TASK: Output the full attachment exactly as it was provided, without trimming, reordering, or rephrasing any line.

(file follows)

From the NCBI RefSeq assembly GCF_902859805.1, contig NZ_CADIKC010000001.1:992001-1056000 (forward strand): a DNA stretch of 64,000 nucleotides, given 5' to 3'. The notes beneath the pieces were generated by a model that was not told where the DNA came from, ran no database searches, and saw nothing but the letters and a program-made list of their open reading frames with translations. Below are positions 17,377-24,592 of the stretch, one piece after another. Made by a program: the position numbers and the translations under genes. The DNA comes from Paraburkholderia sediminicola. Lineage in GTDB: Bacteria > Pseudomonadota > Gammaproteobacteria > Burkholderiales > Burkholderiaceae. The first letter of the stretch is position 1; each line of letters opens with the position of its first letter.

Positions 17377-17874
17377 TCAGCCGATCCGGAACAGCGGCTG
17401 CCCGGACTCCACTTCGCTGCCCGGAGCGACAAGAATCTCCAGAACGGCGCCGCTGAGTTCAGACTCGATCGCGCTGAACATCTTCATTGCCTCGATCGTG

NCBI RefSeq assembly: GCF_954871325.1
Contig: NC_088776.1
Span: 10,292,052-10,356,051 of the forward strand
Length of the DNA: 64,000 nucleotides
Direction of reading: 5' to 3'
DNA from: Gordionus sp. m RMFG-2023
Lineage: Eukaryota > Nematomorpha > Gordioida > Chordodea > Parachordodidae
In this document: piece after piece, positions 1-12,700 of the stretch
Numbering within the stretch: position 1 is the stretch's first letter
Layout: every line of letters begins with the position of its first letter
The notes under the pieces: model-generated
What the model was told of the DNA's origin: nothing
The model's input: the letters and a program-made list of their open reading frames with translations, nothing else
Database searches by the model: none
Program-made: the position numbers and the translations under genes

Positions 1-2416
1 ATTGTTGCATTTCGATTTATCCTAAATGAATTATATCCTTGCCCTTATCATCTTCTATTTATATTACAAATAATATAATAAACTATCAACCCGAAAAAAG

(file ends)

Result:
From the NCBI RefSeq assembly GCF_902859805.1, contig NZ_CADIKC010000001.1:992001-1056000 (forward strand): a DNA stretch of 64,000 nucleotides, given 5' to 3'. The notes beneath the pieces were generated by a model that was not told where the DNA came from, ran no database searches, and saw nothing but the letters and a program-made list of their open reading frames with translations. Below are positions 17,377-24,592 of the stretch, one piece after another. Made by a program: the position numbers and the translations under genes. The DNA comes from Paraburkholderia sediminicola. Lineage in GTDB: Bacteria > Pseudomonadota > Gammaproteobacteria > Burkholderiales > Burkholderiaceae. The first letter of the stretch is position 1; each line of letters opens with the position of its first letter.

Positions 17377-17874
17377 TCAGCCGATCCGGAACAGCGGCTG
17401 CCCGGACTCCACTTCGCTGCCCGGAGCGACAAGAATCTCCAGAACGGCGCCGCTGAGTTCAGACTCGATCGCGCTGAACATCTTCATTGCCTCGATCGTG

NCBI RefSeq assembly: GCF_954871325.1
Contig: NC_088776.1
Span: 10,292,052-10,356,051 of the forward strand
Length of the DNA: 64,000 nucleotides
Direction of reading: 5' to 3'
DNA from: Gordionus sp. m RMFG-2023
Lineage: Eukaryota > Nematomorpha > Gordioida > Chordodea > Parachordodidae
In this document: piece after piece, positions 1-12,700 of the stretch
Numbering within the stretch: position 1 is the stretch's first letter
Layout: every line of letters begins with the position of its first letter
The notes under the pieces: model-generated
What the model was told of the DNA's origin: nothing
The model's input: the letters and a program-made list of their open reading frames with translations, nothing else
Database searches by the model: none
Program-made: the position numbers and the translations under genes

Positions 1-2416
1 ATTGTTGCATTTCGATTTATCCTAAATGAATTATATCCTTGCCCTTATCATCTTCTATTTATATTACAAATAATATAATAAACTATCAACCCGAAAAAAG